This poem appeared on Poem-a-Day, the daily poems from the Academy of American Poets, on May 7, 2020. The author information reads:

“One in a series of poems tracing the ways gender violence is normalized, ‘You Rode a Loop’ is about a first memory of being catcalled, and about memory itself, its iterations and gaps and grip. It is also about the messages girls receive, and the things that go unsaid between mothers and daughters.” 
—Rosa Alcalá

Sunday, April 7, 2019

I used to be a roller coaster girl

by jessica Care moore

(for Ntozake Shange)

I used to be a roller coaster girl
7 times in a row
No vertigo in these skinny legs
My lipstick bubblegum pink
                      As my panther 10 speed.

never kissed

Nappy pigtails, no-brand gym shoes
White lined yellow short-shorts

Scratched up legs pedaling past borders of
humus and baba ganoush
masjids and liquor stores
City chicken, pepperoni bread
and superman ice cream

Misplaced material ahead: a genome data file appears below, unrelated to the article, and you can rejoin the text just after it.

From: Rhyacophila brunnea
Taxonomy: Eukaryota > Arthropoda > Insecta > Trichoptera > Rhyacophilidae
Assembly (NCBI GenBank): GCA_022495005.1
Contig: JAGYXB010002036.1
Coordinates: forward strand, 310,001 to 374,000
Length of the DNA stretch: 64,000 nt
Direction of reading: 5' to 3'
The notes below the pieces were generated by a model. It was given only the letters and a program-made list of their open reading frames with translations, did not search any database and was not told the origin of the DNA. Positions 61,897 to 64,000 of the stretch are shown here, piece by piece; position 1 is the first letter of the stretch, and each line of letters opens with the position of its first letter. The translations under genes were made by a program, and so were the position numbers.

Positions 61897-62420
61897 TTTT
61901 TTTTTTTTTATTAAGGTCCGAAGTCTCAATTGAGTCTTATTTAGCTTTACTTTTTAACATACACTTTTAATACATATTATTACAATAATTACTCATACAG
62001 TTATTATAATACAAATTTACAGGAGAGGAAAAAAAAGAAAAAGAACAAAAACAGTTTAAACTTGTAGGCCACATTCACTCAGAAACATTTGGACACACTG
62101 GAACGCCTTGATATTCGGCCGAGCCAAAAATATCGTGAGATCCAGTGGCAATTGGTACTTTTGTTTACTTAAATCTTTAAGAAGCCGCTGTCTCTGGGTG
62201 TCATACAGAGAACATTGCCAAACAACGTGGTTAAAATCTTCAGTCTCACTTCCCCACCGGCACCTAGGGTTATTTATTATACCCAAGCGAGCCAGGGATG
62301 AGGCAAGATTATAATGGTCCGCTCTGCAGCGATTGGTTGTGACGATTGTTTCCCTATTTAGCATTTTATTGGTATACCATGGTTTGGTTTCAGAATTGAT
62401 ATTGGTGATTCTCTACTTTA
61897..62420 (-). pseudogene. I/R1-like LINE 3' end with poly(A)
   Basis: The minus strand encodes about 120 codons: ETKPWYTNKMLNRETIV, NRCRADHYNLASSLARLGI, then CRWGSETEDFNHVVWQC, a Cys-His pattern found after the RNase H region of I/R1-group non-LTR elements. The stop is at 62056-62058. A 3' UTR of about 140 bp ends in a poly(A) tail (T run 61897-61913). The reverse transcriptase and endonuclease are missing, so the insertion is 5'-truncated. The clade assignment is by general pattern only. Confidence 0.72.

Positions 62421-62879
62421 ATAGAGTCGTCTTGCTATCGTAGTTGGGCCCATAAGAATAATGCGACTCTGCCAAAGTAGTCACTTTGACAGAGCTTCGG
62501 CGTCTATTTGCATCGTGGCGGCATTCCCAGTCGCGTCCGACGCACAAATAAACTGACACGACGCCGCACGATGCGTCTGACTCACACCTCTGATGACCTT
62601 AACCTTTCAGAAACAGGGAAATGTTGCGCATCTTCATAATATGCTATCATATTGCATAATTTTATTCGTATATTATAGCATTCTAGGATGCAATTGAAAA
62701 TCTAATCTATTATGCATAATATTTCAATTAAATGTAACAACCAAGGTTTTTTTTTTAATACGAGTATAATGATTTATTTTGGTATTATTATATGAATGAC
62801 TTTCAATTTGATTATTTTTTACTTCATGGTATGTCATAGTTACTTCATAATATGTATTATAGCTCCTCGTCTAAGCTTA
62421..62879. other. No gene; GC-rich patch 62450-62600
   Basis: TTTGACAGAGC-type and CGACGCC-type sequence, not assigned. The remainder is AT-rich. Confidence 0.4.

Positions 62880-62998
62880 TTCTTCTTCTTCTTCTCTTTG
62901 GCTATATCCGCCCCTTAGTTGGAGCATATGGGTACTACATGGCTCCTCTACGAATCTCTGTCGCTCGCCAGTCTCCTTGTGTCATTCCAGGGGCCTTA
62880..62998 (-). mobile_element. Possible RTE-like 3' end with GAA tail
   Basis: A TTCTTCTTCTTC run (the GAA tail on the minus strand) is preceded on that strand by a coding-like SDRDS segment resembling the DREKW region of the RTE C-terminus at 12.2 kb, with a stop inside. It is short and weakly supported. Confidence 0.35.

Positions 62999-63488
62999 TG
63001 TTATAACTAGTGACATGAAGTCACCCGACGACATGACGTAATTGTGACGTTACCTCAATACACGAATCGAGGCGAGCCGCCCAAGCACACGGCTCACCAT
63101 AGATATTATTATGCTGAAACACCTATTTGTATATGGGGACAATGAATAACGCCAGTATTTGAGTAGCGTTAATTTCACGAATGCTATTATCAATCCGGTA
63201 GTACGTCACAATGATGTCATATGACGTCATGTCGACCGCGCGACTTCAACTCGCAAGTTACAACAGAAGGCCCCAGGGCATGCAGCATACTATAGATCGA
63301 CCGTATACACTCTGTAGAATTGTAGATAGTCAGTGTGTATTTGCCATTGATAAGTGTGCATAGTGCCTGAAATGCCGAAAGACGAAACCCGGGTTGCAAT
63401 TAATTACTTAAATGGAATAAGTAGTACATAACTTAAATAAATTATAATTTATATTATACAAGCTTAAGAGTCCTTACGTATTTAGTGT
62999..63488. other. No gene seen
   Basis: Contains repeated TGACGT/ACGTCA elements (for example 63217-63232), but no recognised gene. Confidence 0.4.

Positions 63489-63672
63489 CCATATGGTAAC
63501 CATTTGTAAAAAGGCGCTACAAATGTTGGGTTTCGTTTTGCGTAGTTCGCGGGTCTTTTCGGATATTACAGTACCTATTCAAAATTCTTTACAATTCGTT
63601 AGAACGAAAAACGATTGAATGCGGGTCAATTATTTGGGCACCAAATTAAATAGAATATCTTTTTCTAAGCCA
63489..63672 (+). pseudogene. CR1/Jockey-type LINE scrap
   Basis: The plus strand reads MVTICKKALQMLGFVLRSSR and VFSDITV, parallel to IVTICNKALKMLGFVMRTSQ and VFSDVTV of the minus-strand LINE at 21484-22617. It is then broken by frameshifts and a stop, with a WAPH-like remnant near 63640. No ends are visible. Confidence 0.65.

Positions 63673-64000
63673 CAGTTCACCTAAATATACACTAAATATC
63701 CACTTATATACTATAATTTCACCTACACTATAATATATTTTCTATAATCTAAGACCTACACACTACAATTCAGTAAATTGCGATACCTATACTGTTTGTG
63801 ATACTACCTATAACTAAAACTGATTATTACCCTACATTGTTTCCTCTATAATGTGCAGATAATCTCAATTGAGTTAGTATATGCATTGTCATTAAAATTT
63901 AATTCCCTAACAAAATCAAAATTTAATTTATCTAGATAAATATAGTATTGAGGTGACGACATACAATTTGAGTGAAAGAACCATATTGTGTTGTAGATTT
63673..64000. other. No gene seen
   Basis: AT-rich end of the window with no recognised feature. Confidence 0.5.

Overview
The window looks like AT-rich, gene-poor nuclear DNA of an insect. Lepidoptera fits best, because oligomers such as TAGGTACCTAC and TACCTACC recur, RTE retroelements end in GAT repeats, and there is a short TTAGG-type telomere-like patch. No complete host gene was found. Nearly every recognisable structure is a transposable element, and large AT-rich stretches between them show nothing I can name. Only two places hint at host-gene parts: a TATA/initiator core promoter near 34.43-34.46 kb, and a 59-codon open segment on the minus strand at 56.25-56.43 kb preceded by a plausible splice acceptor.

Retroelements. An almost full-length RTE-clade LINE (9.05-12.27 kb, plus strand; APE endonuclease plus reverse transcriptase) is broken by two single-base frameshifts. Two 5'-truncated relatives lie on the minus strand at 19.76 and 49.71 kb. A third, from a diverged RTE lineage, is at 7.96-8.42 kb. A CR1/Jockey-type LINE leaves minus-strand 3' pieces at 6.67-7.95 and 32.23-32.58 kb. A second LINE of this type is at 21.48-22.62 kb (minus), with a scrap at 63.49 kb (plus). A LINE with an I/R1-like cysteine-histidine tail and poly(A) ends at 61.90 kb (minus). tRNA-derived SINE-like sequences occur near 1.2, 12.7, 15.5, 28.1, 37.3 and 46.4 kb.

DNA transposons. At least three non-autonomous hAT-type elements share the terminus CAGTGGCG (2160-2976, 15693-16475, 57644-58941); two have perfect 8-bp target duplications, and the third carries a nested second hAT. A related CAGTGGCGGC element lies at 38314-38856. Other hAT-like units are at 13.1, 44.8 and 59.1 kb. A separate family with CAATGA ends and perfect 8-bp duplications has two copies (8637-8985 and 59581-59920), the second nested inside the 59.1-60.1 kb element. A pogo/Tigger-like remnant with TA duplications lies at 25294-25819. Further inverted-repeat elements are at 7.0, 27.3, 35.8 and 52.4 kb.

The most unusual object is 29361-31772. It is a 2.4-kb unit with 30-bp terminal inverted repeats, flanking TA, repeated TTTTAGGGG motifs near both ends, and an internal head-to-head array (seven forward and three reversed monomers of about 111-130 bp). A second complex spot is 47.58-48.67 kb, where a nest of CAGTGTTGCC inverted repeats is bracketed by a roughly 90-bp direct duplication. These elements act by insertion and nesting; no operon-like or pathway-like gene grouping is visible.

Cones.

Yellow black blending with bits of Arabic
Islam and Catholicism.

My daddy was Jesus
My mother was quiet
Jayne Kennedy was worshiped
by my brother Mark

I don't remember having my own bed before 12.
Me and my sister Lisa                           shared.

Sometimes all three Moore girls slept in the Queen.

You grow up so close
never close enough.

I used to be a roller coaster girl
Wild child full of flowers and ideas
Useless crushes on       polish boys
in a school full of       white girls.

Future black swan singing
Zeppelin, U2 and Rick Springfield

Hoping to be Jessie's Girl

I could outrun my brothers and
Everybody else to that

recurring line

I used to be a roller coaster girl
Till you told me I was moving too fast
Said my rush made your head spin
My laughter hurt your ears

A scream of happiness
A whisper of freedom
Pouring out my armpits
Sweating up my neck

You were always the scared one
I kept my eyes open for the entire trip
Right before the drop I would brace myself
And let that force push my head back into

That hard iron seat

My arms nearly fell off a few times
Still I kept running back to the line
When I was done
Same way I kept running back to you

I used to be a roller coaster girl
I wasn't scared of mountains or falling